I am a PhD student focusing on theoretical and mathematical biophysics, with a particular eye towards biological optimization problems. If anything in my research description piques your interest, please do not hesitate to reach out. I'm always eager to forge new collaborations.

Education & Certifications

  • B.S., Washington University in St. Louis, Systems Engineering (2018)
  • B.S., Washington University in St. Louis, Computer Science (2018)
  • B.S., Whitworth University, Biophysics (2018)

Research & Scholarship

Current Research and Scholarly Interests

My research interests are in theoretical and mathematical biophysics, with a focus on biological optimization. Biological systems routinely and effectively solve massively complex optimization problems in evolution, learning, optimal control, cell signalling, and other areas vital to life's success. Though excellent work has been done on all of these topics, more thorough quantitative descriptions of many of these processes are still needed. There remains a great deal to explore.

In my past and current research, I draw on tools from physics, mathematics, systems engineering, computer science, and optimization theory. I am particularly excited by problems in which these fields can engage in cross-talk, especially when there has been little such interaction in the past.

My current research focuses on modeling the evolution of human diseases like antibiotic-resistant bacteria and cancer. I am especially excited by opportunities where such theoretical efforts can be readily applied to helping solve urgent medical problems.

Though my current research is focused on the areas described above, in the past I've worked on such diverse areas as clinical data analysis (with Dr. Wade Shrader of Phoenix Children's Hospital), computational drug design (with Dr. Matthew Jacobson of UCSF), quantum optical devices (with Dr. Alejandro Rodriguez of Princeton), and algorithms for optimizing spiking neural networks (with Dr. Benjamin Moseley of Carnegie Mellon and Dr. Ralf Wessel of Washington University St. Louis).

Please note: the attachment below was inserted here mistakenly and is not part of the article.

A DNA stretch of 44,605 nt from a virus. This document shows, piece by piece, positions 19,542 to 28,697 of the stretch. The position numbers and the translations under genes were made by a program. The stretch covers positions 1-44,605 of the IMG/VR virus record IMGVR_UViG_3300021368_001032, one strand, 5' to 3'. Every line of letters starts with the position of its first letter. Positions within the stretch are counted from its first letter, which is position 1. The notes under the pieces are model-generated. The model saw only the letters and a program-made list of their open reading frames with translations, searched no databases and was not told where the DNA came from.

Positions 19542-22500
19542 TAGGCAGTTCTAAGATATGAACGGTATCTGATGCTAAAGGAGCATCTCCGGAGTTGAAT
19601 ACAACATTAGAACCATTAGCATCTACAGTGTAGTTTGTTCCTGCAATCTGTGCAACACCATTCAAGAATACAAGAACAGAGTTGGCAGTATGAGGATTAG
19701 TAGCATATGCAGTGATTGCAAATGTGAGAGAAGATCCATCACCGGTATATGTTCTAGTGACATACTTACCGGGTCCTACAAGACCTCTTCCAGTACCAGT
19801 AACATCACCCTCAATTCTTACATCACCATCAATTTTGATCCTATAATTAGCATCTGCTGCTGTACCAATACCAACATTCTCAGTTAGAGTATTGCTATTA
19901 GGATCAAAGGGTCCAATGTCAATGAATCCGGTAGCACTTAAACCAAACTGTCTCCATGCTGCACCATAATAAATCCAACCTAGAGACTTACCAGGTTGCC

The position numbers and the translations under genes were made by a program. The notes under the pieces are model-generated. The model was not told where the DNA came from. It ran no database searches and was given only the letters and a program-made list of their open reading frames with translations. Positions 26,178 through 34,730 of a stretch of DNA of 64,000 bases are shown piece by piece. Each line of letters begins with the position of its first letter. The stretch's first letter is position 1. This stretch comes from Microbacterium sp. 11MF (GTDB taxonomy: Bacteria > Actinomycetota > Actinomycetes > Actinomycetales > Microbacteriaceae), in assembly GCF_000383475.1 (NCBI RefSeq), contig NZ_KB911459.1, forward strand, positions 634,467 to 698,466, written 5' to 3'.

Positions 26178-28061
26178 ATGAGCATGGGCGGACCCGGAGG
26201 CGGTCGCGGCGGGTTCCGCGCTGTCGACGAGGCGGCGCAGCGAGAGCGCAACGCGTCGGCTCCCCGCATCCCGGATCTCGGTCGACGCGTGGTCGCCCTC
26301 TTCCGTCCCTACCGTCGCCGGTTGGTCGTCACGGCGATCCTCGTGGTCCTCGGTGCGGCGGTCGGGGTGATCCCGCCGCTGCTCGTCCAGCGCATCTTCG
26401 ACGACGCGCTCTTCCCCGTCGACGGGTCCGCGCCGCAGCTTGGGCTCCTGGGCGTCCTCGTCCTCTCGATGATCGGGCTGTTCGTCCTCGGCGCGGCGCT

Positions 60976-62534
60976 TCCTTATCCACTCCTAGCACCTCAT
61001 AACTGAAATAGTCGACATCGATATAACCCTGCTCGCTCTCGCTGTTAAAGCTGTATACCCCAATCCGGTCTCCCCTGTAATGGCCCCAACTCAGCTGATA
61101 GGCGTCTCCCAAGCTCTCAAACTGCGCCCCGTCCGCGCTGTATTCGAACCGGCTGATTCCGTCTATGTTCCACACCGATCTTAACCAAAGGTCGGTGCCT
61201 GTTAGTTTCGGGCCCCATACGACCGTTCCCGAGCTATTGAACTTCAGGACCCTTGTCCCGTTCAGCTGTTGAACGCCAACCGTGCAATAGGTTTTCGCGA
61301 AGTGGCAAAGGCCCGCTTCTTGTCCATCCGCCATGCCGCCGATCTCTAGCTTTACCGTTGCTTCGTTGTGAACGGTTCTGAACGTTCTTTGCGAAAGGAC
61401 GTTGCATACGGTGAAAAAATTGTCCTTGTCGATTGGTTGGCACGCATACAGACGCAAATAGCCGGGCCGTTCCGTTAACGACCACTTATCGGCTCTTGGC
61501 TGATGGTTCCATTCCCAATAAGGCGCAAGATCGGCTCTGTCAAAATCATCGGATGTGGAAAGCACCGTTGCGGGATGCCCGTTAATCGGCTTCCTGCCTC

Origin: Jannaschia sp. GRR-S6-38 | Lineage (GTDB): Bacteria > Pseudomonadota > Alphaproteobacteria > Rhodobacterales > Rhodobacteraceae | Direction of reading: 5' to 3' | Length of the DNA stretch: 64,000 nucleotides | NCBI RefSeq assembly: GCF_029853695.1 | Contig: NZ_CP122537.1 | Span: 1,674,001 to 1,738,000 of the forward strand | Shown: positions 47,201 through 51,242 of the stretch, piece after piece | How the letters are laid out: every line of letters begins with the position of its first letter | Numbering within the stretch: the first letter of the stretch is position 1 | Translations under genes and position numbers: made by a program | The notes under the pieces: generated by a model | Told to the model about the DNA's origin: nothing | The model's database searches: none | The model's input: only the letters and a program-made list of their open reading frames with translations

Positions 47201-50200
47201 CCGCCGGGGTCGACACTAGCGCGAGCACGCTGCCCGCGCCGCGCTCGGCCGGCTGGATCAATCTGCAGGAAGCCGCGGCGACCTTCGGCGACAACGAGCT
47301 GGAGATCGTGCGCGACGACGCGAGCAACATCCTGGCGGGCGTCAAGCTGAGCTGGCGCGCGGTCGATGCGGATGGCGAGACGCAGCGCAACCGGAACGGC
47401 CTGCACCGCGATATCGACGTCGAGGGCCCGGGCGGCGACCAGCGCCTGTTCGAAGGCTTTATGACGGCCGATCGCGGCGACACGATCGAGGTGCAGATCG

All Publications

  • Pre-Synaptic Pool Modification (PSPM): A supervised learning procedure for recurrent spiking neural networks. PloS one Bagley, B. A., Bordelon, B., Moseley, B., Wessel, R. 2020; 15 (2): e0229083


    Learning synaptic weights of spiking neural network (SNN) models that can reproduce target spike trains from provided neural firing data is a central problem in computational neuroscience and spike-based computing. The discovery of the optimal weight values can be posed as a supervised learning task wherein the weights of the model network are chosen to maximize the similarity between the target spike trains and the model outputs. It is still largely unknown whether optimizing spike train similarity of highly recurrent SNNs produces weight matrices similar to those of the ground truth model. To this end, we propose flexible heuristic supervised learning rules, termed Pre-Synaptic Pool Modification (PSPM), that rely on stochastic weight updates in order to produce spikes within a short window of the desired times and eliminate spikes outside of this window. PSPM improves spike train similarity for all-to-all SNNs and makes no assumption about the post-synaptic potential of the neurons or the structure of the network since no gradients are required. We test whether optimizing for spike train similarity entails the discovery of accurate weights and explore the relative contributions of local and homeostatic weight updates. Although PSPM improves similarity between spike trains, the learned weights often differ from the weights of the ground truth model, implying that connectome inference from spike data may require additional constraints on connectivity statistics. We also find that spike train similarity is sensitive to local updates, but other measures of network activity such as avalanche distributions, can be learned through synaptic homeostasis.

    View details for DOI 10.1371/journal.pone.0229083

    View details for PubMedID 32092107

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